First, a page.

A story… Continue reading →
Posts Tagged: marriage
Have you ever stood outside waiting for the 4th of July Fireworks to start while swatting mosquitoes and listening to the bats as they whiz by your head? The first chrysanthemum explodes and your kid says, “Mom, how will I know when it’s the grand finale?” Continue reading →
Do we forgive our fathers for leaving us too often, or forever, when we were little?
Maybe for scaring us with unexpected rage, or making us nervous, because there never seemed to be any rage there at all.
Do we forgive our fathers for marrying, or not marrying our mothers, for divorcing, or not divorcing our mothers?
And shall we forgive them for their excesses of warmth or coldness?
Shall we forgive them for pushing or leaning, for shutting doors, for speaking through walls, or never speaking, or never being silent?
Do we forgive our fathers in our age or in theirs? Or in their deaths, saying it to them, or not saying it?
If we forgive our fathers what is left?- Thomas Builds-the-Fire
from the movie, Smoke Signals
Guest Post by Jenn
I never knew anything about narcissism until I married into a family with three narcissists. It was years before I made this discovery, and in those early years, I felt like I was losing my mind. The particular family I had married into managed to turn narcissism into a generational art, and so every single member of this family (including the one I married) thought that type of behavior was normal. (Quick note: my husband is not a narcissist. He has his own issues, but narcissism isn’t one of them.) And because I didn’t agree with it, fought against it, and generally rattled the glass on their pristine cage… well, let’s just say it didn’t really end well. Continue reading →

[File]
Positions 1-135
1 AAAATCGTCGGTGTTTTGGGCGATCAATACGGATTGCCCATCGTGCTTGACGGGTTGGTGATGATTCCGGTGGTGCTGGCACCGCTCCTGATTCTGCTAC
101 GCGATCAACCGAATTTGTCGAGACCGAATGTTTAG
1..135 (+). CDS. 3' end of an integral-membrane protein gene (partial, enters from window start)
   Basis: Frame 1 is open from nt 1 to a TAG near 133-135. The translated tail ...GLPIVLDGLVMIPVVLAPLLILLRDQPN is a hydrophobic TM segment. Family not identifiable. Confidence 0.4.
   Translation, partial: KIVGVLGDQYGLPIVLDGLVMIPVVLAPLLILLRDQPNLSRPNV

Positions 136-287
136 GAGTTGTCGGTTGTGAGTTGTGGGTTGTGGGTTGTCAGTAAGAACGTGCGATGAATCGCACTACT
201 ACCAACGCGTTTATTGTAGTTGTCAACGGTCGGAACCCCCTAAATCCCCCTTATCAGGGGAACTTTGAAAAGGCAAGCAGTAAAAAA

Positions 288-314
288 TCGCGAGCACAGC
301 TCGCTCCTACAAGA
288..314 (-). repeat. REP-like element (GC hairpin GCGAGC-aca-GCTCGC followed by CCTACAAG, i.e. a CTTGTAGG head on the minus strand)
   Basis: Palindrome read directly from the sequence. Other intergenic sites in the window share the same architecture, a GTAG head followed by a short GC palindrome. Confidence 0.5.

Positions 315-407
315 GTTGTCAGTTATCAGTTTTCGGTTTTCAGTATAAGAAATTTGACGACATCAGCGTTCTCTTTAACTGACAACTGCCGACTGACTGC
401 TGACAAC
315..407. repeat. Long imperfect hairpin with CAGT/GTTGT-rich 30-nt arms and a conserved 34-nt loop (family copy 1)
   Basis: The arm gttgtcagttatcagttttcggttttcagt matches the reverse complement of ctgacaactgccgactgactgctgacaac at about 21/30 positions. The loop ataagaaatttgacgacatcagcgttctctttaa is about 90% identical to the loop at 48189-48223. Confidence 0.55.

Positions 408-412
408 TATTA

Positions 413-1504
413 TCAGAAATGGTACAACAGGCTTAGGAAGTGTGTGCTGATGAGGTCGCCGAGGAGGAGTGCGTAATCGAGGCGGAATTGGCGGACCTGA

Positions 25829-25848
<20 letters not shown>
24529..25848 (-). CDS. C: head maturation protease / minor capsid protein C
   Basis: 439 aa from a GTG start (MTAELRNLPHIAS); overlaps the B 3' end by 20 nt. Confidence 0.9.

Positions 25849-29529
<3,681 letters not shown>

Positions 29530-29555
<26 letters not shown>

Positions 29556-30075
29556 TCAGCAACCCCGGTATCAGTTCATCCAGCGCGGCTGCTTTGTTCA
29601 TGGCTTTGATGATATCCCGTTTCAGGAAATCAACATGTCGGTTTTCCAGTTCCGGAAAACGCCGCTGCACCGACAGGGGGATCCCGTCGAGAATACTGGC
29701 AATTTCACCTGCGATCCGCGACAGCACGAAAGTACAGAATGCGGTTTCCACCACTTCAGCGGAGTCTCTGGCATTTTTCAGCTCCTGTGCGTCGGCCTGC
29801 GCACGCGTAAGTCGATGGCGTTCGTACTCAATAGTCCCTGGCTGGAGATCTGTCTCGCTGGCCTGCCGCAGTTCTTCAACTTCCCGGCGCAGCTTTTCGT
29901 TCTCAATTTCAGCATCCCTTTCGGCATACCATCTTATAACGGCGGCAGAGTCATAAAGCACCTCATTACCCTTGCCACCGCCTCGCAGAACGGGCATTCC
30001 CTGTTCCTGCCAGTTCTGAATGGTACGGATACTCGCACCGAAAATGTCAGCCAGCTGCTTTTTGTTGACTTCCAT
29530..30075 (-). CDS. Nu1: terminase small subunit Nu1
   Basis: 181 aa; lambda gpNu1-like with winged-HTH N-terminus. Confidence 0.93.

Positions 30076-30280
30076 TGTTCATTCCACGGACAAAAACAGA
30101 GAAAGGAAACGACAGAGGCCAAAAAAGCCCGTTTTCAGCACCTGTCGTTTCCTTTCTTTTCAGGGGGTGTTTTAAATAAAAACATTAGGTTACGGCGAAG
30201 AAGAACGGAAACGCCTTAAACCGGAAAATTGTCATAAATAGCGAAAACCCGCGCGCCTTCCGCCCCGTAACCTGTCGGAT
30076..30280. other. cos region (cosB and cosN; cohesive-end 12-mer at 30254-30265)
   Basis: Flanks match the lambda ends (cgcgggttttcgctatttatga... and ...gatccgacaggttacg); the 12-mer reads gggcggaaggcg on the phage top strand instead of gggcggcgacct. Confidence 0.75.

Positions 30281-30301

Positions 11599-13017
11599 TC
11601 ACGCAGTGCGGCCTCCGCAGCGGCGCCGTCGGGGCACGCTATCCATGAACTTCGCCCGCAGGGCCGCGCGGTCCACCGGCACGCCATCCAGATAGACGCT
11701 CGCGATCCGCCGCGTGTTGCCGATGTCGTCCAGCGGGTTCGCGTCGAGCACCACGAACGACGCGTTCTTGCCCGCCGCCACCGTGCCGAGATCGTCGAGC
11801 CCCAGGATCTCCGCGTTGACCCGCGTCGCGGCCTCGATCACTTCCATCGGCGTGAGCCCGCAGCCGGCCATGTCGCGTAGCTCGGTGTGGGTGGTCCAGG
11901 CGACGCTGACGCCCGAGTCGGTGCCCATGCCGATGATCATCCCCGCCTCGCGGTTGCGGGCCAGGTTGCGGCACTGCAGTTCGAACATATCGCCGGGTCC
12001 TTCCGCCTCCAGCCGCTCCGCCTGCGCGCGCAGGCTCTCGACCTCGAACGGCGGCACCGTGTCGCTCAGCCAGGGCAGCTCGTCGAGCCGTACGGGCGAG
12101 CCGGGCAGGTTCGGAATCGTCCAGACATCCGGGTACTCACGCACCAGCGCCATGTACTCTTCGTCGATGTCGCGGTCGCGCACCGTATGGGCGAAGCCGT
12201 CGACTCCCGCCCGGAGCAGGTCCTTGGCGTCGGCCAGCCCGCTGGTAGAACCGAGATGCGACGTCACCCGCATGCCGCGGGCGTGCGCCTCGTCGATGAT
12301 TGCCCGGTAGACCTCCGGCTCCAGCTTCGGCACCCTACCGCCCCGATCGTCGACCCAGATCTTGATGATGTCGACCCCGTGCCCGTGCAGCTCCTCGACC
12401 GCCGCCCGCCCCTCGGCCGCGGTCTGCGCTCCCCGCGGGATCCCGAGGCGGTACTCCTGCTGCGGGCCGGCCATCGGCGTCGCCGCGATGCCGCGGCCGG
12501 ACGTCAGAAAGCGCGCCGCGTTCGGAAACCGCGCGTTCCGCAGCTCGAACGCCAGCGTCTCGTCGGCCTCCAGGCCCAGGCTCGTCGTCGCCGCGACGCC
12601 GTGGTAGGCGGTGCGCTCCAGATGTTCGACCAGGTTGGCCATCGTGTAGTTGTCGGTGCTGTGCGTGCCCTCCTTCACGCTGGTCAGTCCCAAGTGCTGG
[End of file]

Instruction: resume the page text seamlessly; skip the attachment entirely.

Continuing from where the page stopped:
She was too exhausted to untie the bundle. He stood next to her and excitedly pulled at the bow that was wrapped tightly around the four corners of the blanket. His hands were shaking. He fumbled a bit, but the blanket fell open to reveal the most precious gift. He gently placed the baby in her arms. They didn’t notice the green organza bag that fell out of the blanket to the floor. Continue reading →
She had hoped he’d walk into the kitchen, smell the Spritz Cookies baking in the oven, warmly greet the kids, and come up behind to wrap her in his arms and whisper, “Merry Christmas, honey.” Instead, he walked in, grabbed the vacuum and started bumping into their toes as he cleaned up flour dust and cookie sprinkles. “Daddy, aren’t the cookies pretty?” He took a few more swipes with the vacuum and said, “Yes, honey, now let’s start cleaning up this mess.” Continue reading →
“I can’t believe we haven’t really talked since before we were both married.” Continue reading →
She heard: Your face looks fat; I hate your haircut.
She said: That looks pretty good, but you should have done it this way.
He heard: That looks pretty good, BUT …
They said: Are you sure it’s a good idea to homeschool the kids?
She heard: You’re going to ruin them for life.
He said: I can’t live like this anymore.
She heard: Do things my way or I’m out of here.
He said: I don’t care what we do, you decide.
She heard: I don’t enjoy spending time with you enough to make the effort to decide.
She said: I don’t care what we do, you decide.
He heard: It’s okay if you spend the evening with friends; I won’t be mad if you don’t come home.
He said: That’s okay, bud, I’ll have the shop wax my skis.
He heard: You aren’t capable of waxing my skis.
He said: Maybe you shouldn’t be so sensitive.
She heard: If you didn’t get your feelings hurt so easily, I wouldn’t have to be careful about what I say.
They said: You should write blog posts that are this long, on this many days with these kinds of headings.
She heard: You are doing it all wrong.
He said: I like it better when you do it this way.
She heard: I don’t like you the way you are.
She said: I heard you, but we are doing it my way.
He heard: Don’t bother telling me what you want because I’m not listening anyway.
She said: Pack your bags, we’re going to stay at grandma’s.
They heard: We are going to live with people who let us be who we are.
They said: Love you.
She heard: Love you.